In an ideal world, there would be no need for nationally designated months designed to raise public awareness about certain ethnic groups (which are then promptly forgotten once the 30 days are up). But that world is still a ways away. In the meantime, what are you doing to celebrate National Hispanic Heritage Month? With a host of cultural activities taking place this weekend alone, it shouldn't be too hard to answer that question.
Sponsored by Cine Acción, the nation's oldest Latino film and media arts nonprofit, the ninth annual ¡Cine Latino!film fest showcases the latest in indies by and about Latinos. Originally a grass-roots undertaking, the ambitious program has grown to a full-fledged movie marathon, featuring documentaries, shorts, and experimental videos made in the U.S., Latin America, and the Spanish-speaking world. The fest kicks off with a gala reception with performances by resident mambo king John Santos; Herbert Siguenza, one-third of Culture Clash; and surprise celebrity appearances, followed by a screening of The Bronze Screen: 100 Years of the Latino Image in American Cinema. The event takes place Thursday, Sept. 13, at 6 p.m. at the Palace of Fine Arts Theater, 3301 Lyon (at Bay), S.F. Admission is $25. The festival continues through Sept. 23 with screenings around the Bay Area. Call 553-8140 or visit www.cineaccion.com for a full schedule.
The Mexican Museum's ribbon-cutting ceremony celebrates its new 63,000-square-foot building, near SFMOMA and Yerba Buena Center. Ohlone singers and danzantes performing Aztec dance rituals bless the site, beginning at 10 a.m. on Friday, Sept. 14, in front of the Argent Hotel, 50 Third St. (at Mission), S.F.; call 202-9710. Later that evening, Chicano performance artist Harry Gamboa Jr. presents Trigger Mixer, a text-based critique of daily urban life that synthesizes music, spoken word, photography, and film. The show begins at 7 p.m. at SFMOMA, Phyllis Wattis Theater, 151 Third St. (at Mission), S.F. Admission is $5-8; call 978-2787 for tickets.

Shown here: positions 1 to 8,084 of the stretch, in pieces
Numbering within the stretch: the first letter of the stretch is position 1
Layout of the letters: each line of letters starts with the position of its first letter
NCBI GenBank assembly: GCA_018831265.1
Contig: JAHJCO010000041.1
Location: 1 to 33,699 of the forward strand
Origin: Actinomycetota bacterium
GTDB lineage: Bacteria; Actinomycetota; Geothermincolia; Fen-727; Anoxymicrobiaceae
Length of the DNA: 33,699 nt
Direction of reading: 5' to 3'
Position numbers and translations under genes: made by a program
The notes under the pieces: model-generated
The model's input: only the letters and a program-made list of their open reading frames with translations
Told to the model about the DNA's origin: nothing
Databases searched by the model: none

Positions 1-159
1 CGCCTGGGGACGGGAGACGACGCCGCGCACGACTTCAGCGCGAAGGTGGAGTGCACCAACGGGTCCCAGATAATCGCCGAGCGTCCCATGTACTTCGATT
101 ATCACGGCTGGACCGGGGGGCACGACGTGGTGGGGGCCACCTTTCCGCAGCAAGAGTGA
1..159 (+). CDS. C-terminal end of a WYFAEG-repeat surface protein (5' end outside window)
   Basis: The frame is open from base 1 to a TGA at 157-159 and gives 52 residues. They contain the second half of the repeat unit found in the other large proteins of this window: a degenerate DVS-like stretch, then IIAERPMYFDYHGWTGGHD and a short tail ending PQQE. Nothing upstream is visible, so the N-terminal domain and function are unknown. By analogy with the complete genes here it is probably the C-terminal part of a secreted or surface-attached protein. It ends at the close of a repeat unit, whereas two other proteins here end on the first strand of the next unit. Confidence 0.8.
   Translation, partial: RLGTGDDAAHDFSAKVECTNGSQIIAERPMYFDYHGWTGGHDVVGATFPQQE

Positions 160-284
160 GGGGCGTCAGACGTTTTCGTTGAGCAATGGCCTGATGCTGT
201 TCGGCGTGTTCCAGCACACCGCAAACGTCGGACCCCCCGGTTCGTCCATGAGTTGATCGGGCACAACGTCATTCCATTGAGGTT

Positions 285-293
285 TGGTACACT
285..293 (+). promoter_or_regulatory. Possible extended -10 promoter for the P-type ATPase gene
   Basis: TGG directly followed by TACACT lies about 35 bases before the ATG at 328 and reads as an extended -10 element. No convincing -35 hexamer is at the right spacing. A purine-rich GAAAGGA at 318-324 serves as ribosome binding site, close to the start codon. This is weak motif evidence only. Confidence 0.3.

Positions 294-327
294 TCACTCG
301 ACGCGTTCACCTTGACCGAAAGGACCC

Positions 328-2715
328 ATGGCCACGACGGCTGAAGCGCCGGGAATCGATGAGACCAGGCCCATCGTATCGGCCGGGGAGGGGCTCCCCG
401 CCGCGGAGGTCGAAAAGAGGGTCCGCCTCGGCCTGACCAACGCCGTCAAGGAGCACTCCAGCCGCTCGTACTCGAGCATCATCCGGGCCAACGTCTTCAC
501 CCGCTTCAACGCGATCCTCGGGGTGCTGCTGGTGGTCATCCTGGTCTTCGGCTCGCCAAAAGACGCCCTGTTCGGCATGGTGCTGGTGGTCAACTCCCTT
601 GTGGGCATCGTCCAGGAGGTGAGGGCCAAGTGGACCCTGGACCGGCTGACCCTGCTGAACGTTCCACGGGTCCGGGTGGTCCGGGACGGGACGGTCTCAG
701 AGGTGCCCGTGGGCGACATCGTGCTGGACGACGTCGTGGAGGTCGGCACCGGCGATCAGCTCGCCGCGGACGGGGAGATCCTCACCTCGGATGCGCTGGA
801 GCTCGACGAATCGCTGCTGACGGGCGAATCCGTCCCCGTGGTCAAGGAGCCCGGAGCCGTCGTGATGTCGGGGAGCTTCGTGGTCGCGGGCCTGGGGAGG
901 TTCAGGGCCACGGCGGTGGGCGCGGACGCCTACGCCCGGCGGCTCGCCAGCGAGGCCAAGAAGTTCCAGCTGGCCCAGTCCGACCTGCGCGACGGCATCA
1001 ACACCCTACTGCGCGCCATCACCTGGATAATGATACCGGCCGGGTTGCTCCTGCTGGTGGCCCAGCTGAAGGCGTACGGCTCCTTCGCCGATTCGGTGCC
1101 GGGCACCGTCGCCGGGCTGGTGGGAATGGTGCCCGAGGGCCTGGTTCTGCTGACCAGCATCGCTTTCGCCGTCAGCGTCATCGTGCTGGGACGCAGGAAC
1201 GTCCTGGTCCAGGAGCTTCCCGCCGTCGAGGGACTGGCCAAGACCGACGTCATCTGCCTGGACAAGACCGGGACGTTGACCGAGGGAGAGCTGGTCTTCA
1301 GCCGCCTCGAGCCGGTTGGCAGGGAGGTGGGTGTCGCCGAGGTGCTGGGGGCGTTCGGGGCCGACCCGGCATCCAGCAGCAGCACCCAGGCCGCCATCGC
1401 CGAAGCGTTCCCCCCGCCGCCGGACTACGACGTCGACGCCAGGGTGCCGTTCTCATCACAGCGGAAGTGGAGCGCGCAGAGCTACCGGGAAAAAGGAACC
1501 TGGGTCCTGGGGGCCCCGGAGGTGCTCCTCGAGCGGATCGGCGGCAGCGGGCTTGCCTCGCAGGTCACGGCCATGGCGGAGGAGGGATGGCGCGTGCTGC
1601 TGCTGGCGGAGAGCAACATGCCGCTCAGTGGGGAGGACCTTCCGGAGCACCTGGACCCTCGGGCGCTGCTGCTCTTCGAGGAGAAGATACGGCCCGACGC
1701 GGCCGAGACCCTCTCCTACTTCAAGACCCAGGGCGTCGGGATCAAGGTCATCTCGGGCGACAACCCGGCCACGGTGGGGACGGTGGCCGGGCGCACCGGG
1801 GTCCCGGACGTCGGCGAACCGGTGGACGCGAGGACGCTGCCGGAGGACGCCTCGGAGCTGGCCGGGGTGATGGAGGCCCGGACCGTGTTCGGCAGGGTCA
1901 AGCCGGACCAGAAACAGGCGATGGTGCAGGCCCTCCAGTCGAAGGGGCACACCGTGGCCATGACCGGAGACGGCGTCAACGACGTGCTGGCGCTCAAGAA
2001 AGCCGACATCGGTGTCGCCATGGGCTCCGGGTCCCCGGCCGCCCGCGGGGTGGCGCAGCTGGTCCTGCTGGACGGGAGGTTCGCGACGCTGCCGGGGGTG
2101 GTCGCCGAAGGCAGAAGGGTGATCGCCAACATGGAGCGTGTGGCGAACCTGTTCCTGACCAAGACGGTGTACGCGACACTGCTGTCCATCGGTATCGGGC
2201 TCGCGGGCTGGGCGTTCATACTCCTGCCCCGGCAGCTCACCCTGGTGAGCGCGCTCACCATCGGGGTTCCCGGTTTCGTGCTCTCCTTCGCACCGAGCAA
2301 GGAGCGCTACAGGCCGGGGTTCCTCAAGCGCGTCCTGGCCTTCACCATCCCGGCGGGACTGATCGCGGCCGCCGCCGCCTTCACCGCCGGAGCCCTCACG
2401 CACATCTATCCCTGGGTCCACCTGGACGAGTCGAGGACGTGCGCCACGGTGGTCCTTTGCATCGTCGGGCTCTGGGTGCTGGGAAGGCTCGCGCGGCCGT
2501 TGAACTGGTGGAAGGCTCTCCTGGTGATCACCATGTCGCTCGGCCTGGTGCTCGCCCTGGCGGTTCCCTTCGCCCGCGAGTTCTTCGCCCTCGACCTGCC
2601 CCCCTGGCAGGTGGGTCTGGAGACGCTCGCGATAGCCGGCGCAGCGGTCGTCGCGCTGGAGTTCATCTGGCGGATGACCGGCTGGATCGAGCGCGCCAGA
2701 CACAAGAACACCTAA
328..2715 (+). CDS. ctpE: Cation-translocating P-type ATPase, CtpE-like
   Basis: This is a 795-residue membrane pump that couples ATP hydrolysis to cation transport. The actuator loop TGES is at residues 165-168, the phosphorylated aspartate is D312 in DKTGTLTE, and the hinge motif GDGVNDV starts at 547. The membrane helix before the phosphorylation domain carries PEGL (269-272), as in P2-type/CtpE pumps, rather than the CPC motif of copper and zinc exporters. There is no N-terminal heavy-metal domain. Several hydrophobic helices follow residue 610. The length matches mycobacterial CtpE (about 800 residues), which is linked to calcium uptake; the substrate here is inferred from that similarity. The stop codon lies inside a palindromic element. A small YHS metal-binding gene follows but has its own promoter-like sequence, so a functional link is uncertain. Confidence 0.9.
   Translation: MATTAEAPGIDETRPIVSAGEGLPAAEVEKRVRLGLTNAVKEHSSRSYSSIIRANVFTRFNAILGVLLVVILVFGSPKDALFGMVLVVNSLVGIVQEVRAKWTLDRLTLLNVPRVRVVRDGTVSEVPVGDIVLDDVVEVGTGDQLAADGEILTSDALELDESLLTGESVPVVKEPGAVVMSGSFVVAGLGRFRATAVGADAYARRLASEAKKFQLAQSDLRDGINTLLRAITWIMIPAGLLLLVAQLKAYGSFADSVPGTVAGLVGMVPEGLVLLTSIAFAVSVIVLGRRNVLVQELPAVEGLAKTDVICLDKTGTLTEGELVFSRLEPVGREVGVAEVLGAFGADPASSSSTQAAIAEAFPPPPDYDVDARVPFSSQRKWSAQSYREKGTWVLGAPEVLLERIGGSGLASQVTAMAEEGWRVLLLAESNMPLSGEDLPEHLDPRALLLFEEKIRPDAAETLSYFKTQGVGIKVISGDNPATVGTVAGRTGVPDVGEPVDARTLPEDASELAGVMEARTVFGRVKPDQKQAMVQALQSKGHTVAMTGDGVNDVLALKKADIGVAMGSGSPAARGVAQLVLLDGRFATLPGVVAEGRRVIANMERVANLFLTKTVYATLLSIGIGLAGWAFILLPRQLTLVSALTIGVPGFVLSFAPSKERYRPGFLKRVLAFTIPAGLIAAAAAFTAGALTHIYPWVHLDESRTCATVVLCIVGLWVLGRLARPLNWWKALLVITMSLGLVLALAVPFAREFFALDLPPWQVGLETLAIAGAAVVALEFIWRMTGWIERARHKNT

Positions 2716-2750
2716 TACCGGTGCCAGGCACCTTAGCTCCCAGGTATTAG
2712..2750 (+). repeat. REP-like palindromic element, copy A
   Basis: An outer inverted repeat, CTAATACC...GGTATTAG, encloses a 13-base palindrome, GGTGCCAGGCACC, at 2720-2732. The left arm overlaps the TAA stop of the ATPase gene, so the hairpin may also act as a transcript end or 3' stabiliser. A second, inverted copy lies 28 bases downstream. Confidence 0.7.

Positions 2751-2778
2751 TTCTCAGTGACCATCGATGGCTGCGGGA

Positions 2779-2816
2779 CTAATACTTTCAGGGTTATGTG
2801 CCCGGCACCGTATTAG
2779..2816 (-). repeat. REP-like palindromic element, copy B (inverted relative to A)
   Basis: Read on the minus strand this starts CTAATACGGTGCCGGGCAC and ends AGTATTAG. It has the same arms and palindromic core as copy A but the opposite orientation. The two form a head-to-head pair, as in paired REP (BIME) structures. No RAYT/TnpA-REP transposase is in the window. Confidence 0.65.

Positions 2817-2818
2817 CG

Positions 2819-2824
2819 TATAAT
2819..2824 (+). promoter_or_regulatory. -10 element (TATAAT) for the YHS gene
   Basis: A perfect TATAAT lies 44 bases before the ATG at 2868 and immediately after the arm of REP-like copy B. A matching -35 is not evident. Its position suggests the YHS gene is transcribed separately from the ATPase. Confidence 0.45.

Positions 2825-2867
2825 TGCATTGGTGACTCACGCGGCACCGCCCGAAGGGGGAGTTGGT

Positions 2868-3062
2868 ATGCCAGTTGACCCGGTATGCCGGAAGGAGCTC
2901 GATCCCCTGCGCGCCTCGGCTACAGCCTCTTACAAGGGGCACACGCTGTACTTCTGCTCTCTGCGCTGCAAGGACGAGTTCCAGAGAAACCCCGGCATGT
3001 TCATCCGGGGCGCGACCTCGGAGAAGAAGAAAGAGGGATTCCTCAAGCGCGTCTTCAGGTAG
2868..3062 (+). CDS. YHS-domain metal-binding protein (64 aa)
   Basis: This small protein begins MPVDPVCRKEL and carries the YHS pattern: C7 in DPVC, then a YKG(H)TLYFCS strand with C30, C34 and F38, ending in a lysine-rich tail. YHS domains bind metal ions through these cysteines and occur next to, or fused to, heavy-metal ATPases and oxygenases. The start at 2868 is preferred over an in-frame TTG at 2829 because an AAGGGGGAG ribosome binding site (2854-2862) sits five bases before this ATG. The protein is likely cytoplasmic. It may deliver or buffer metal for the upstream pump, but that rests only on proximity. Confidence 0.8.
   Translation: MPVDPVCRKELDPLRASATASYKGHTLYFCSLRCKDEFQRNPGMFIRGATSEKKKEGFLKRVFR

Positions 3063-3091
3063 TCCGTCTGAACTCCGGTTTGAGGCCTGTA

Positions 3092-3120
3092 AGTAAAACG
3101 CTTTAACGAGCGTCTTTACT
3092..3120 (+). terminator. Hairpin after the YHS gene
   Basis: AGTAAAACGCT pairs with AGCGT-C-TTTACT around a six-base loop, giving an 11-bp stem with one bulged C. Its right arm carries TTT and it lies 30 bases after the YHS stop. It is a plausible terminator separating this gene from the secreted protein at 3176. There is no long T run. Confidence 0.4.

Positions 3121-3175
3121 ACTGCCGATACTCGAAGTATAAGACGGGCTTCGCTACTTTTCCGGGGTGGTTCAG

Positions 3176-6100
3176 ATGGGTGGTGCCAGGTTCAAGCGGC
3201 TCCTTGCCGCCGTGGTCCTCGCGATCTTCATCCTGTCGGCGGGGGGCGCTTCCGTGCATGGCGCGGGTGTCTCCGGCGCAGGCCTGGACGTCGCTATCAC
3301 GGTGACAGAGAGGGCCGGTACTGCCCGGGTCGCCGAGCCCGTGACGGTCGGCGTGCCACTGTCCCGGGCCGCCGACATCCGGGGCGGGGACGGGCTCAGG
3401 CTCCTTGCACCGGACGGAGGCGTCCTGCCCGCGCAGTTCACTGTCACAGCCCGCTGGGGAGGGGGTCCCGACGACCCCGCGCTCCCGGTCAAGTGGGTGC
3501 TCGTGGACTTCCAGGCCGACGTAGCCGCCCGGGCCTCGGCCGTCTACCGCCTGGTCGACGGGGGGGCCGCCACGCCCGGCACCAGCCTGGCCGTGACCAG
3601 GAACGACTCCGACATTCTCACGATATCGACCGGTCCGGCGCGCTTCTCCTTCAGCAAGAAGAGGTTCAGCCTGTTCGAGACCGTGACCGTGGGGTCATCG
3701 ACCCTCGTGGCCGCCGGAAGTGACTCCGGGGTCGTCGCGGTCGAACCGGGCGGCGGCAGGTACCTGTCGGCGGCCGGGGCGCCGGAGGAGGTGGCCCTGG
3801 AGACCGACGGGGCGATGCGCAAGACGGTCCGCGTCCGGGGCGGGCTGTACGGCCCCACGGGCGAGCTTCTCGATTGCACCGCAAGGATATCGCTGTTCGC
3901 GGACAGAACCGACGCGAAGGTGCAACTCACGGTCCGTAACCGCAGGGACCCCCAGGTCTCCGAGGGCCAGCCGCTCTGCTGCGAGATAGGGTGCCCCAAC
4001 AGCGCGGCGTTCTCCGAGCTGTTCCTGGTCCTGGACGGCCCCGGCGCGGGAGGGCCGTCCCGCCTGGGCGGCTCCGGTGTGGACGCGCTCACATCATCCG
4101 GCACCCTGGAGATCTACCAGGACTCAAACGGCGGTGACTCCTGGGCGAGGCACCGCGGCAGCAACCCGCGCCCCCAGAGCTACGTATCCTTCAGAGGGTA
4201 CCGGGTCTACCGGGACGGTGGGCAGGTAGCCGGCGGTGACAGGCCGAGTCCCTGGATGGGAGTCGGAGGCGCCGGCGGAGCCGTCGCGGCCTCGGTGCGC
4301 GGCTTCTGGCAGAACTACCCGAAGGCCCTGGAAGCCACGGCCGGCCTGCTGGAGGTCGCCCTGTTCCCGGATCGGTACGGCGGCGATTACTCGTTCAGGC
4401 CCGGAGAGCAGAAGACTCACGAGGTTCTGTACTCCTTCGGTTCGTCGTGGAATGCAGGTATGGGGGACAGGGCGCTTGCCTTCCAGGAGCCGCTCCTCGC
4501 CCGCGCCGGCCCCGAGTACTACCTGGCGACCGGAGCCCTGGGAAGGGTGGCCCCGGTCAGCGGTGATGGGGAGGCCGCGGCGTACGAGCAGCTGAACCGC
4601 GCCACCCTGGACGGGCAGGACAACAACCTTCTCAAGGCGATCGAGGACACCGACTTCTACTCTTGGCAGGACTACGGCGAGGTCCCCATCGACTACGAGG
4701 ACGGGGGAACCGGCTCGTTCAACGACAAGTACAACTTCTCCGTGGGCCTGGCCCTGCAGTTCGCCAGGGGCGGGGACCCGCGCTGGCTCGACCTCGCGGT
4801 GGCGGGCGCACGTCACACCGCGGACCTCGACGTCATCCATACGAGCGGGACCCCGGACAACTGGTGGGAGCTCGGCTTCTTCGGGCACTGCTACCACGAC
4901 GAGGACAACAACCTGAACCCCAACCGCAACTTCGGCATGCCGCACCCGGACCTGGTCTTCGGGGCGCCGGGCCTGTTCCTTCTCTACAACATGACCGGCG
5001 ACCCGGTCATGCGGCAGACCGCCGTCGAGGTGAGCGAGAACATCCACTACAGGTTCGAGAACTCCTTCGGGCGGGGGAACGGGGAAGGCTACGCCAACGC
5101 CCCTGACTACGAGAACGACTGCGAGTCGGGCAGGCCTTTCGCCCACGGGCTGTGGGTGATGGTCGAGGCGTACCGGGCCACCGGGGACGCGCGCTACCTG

Teatro Chicano was once the ideal medium for activists to kill three birds with one stone -- political, social, and creative visions were articulated by the movement, spearheaded by El Teatro Campesino and El Teatro de la Esperanza in the 1970s. The first annual Hecho en Califas Chicano-Latino Teatro Festivalhopes to renew such revolutionary passion with performances by groups like spoken word troupe Los Delicados and pioneers El Teatro Campesino. Shows begin at 7:30 and 9 p.m. Friday and Saturday, Sept. 14-15, at Mission Cultural Center, 2868 Mission (at 24th Street), S.F. Admission is $10-12; call 821-1155.
If you're not burnt out on outdoor activities by now (see Friday), check out Viva Las Américasand the Latino Summer Fiesta 2001. Both celebrations serve up free beats along with arts and crafts, kids' activities, and street fair vendors and booths. Viva takes place Saturday and Sunday, Sept. 15-16, from noon to 5 p.m. at Pier 39, Beach & Embarcadero, S.F. Admission is free; call 705-5500. Fiesta 2001 begins at 11 a.m. Sunday, Sept. 16, at Civic Center Plaza, Polk & McAllister, S.F. Admission is free-$5; call 826-1401. -- Lisa Hom